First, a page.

The Regent Theatre, Minehead, Somerset 13th December 2007
These virtuoso musicians – they are all superb instrumentalists – kept an audience enthralled with a two-hour programme of song, dance music and readings that was at least thirty minutes too short. This concert was so joyous, so uplifting and so downright heart-warming, that it was positively therapeutic. The group combines instruments and vigorous tuneful part singing to create an astonishing (and far too rare) sense of pleasure and excitement, full of gentle good-humour and all-round goodwill, all presented perfectly.
Cheltenham Town Hall, 2007
To the living and the dead alike, the Mellstock Band spoke, sang and made music which they could all understand and enjoy – and even threw in a marvellously costumed mummers play for good measure. They are obviously graduates with honours from some University of Entertainment unspecified in the programme. If you see the Mellstock Band advertised in your local paper, don’t delay, pick up a phone and book to see them.
© Peter Wyton
The Christmas Revels, Boston, Mass., 2008
The refreshing, earthy sounds of the early oboe, clarinet, concertina and serpent were truly music to my ears. In a world where most of the music we hear is highly processed and produced, there is something very honest about the presentation of folk music in a way that is unpretentious.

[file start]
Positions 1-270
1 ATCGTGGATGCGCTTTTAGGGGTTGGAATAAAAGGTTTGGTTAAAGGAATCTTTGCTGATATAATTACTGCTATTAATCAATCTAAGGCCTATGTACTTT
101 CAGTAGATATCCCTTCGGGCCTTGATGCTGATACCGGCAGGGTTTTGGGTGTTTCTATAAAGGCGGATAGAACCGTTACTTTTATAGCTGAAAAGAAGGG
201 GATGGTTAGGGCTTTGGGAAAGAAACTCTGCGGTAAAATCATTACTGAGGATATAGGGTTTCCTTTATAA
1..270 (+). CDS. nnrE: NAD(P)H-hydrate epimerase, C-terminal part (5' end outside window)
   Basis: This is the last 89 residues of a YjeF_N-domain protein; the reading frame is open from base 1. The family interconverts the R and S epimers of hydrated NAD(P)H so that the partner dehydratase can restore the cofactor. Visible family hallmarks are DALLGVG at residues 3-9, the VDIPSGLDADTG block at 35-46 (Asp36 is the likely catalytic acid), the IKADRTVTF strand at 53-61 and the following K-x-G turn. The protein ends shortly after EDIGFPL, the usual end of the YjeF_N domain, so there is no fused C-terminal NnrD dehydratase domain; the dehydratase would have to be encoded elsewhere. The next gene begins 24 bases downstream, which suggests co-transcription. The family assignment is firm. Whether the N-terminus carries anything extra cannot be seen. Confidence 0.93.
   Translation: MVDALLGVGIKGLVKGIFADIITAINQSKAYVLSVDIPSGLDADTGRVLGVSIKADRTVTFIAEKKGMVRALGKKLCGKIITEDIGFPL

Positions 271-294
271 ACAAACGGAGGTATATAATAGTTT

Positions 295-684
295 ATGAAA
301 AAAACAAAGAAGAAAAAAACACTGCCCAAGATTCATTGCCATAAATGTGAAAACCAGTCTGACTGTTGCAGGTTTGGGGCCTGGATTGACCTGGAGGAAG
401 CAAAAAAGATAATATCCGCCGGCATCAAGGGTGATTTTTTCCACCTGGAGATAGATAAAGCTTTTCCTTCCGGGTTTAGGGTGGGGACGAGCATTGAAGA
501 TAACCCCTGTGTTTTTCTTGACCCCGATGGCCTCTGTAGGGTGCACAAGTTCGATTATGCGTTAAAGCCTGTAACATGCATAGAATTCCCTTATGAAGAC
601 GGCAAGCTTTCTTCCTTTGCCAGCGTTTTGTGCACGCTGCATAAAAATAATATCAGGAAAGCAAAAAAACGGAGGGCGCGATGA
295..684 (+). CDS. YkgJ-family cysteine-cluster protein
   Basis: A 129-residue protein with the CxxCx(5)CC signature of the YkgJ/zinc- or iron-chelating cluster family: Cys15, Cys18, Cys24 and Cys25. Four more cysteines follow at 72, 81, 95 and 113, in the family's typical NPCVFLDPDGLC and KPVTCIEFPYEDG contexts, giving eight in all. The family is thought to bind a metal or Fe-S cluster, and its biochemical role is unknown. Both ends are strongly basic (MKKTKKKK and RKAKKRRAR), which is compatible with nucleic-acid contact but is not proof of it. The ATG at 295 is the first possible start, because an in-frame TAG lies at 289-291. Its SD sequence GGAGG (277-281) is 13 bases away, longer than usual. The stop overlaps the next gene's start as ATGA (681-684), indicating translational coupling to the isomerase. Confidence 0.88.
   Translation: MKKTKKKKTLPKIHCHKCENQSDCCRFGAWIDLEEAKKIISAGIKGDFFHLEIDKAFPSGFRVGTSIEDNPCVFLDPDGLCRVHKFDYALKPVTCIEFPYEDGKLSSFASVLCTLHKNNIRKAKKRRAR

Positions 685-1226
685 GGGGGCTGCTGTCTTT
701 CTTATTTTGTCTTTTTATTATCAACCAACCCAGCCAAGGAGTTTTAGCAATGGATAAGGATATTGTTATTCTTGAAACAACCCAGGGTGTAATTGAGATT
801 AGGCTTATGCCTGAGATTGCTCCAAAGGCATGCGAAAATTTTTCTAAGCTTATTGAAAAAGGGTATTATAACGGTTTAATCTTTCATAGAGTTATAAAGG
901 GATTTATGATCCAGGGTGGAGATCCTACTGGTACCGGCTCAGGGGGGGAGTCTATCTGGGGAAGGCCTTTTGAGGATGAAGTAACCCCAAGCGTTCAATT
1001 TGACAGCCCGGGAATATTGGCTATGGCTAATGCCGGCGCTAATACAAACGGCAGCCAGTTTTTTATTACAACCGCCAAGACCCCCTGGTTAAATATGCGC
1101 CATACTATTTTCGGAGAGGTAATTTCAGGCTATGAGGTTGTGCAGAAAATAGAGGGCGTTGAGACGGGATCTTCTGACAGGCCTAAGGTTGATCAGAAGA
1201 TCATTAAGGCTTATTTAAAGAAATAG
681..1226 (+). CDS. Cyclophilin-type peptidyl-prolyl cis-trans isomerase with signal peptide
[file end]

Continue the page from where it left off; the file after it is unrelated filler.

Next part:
Douglas Yeo, Boston Symphony Orchestra
Feedback from Workshop & Concert at Glasbury Village Hall, October 2007
“Just a quick email to say thanks for organising such a great weekend. I much enjoyed the singing workshop. Amazing sound from all those voices . . . and great to be part of it. Concert was top too.”
“Thank you for a fabulous day … the best workshop we’ve ever attended . . . so much fun and energy.”
“Superb concert. Could The Mellstock Band come back next year, please?”
“Christmas isn’t Christmas without the Mellstocks.”
Susan Segal, Riverside Arts Centre, 2009
From a review of The Dance at the Phoenix:
They are England’s leading exponents of West Gallery style music . . . its skilful interweaving of Dorset songs and tunes, with Cotswold and even Northamptonshire pieces, together with nicely read prose both in the actorly style of Charles Spicer and in the sweetly executed Dorset dialect of Phil Humphries, adds up to a very substantial score on the pastoral “ah” rating. You cannot fail to be romanced and cossetted by this excellent recording.
From the opening track – Major Malley’s Reel – when the serpent “that rare boneshaker” first leaps into life, to the last track – The Girl I Left Behind – you are transported back to the time of Hardy and Dickens, and the fact that TV directors have already taken the opportunity to put Mellstock into costume dramas is not unsurprising. Get out and buy it!
– Tony Kendall, Living Tradition